The bongo antelope (Tragelaphus eurycerus) is a mammal that lives in the jungles that extend over a large part of Western and Central Africa. Both males and females have spiral-shaped antlers. However, what stands out the most about this animal are the fine white lines that run vertically along its body.

Scientific name:

Tragelaphus eurycerus


Tragelaphus eurycerus








Leaves, shoots, and roots


285 days

Number of puppies



Up to 18 - 20 years in captivity


460 - 990 pounds


8 feet long

Characteristics of the bongo

The bongo is one of the biggest antelopes in the world. Males usually weigh between 550 and 990 pounds whereas females weigh between 460 and 530 pounds. Their bodies are between 5.5 and 8 feet long.

These antelopes live alone or in small groups consisting of females and younger bongos that are occasionally accompanied by an adult male. In fact, in its youth, it is only together with females during the mating period.

The most notable aspect of about this species is the 12 to 14 white vertical stripes on its fur. The color of its fur goes from reddish-brown to orange in young bongos and is almost black in older bongos.

Habitat of the bongo

It is native to the dense, humid forests of Western and Central Africa, from Kenya to Sierra Leone. More specifically, it lives in lowland forests and bamboo thickets in groups of 6 to 8 individuals. It can also be found in the mountainous regions of Eastern Africa. It has been kept out of certain areas because of the presence of its main enemies: leopards and snakes.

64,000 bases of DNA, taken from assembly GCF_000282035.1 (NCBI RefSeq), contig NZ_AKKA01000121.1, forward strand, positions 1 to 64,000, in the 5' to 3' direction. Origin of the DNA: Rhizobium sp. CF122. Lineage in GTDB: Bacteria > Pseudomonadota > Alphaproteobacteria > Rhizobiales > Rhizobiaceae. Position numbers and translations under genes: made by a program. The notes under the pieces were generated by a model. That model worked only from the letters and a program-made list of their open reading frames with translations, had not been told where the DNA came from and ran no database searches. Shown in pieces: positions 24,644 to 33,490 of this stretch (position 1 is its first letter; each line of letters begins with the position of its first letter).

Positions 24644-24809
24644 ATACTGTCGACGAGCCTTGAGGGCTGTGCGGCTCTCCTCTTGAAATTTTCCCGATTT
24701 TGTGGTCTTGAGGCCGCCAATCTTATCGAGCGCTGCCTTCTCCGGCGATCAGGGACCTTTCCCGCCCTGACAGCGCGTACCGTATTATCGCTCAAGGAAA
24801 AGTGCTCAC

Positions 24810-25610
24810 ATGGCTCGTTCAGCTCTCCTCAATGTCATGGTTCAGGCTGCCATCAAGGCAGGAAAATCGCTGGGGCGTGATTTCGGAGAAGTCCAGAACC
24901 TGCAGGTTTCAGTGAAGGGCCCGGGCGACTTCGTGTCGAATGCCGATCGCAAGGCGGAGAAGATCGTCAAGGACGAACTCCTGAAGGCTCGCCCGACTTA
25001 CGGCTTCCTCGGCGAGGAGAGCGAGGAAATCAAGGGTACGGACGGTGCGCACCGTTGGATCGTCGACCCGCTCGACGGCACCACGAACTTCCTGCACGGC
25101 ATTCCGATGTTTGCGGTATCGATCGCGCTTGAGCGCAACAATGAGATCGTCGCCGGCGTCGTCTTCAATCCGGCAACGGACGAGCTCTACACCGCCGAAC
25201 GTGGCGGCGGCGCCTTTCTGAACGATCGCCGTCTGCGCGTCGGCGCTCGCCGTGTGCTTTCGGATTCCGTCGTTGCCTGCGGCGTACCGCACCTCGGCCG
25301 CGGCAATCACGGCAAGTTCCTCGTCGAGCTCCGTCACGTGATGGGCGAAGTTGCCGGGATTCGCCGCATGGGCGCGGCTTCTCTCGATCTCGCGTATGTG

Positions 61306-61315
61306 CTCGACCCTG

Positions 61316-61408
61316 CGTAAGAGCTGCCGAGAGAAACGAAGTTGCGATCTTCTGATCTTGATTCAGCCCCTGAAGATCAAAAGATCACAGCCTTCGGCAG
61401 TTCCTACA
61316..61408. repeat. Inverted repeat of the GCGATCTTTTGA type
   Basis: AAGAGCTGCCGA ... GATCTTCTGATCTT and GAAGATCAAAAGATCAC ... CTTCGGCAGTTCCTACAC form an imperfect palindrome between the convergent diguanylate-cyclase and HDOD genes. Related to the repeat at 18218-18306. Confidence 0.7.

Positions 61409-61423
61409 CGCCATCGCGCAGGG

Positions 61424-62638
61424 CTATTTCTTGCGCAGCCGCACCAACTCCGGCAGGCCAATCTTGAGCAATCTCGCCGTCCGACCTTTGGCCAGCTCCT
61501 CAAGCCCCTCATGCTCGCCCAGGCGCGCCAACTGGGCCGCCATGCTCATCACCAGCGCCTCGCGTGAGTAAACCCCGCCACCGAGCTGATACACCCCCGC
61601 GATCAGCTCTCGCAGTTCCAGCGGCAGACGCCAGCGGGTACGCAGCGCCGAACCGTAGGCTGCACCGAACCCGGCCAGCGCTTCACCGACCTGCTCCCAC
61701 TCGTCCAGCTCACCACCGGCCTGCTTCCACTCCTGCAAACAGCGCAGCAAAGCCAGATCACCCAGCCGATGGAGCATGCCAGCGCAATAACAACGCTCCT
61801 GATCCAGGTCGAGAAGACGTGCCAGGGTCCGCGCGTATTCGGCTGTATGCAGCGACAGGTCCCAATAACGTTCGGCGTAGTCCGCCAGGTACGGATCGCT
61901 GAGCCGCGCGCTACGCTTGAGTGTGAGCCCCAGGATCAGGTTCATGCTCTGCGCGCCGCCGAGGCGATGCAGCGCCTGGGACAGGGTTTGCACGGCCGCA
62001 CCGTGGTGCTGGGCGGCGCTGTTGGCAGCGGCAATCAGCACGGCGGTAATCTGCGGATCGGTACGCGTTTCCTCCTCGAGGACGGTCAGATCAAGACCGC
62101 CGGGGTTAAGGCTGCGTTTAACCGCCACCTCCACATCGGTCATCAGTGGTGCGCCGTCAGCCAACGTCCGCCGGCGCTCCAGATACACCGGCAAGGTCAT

Diet of the bongo

The bongo is an herbivore. Its diet is mainly based on leaves, vines, and shoots. Sometimes it also eats wood, bark, and even rotten fruit. To reach the trees, it stands up on its hind legs to break high branches or uses its horns to dig for roots. It mainly eats at night in order to stay safe from the carnivorous predators that share its habitat.

Behavior of the bongo

The bongo is distrustful by nature. When faced with a threat, it runs and hides, as it is a very timid, skittish animal. It is mostly active at night and for some of the day. It tends to live with a mate or form small groups that mainly include females and their young, although on occasion, groups of up to 35 bongos have been seen when the young are born.

It has excellent hearing, so it is difficult to observe it in nature, as it stays hidden in the thick jungle. 

Bongo antelope at risk of extinction

The bongo antelope is categorized by the International Union for Conservation of Nature (IUCN) as a “nearly threatened” animal due to the fact that its area of distribution is becoming smaller and smaller and it can access less food. What’s more, it suffers the consequences of indiscriminate hunting and deforestation. It is also threated by carnivorous predators such as lions.

Degree of threat


You can find me in this area inside the park.

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Dense forest and humid jungles.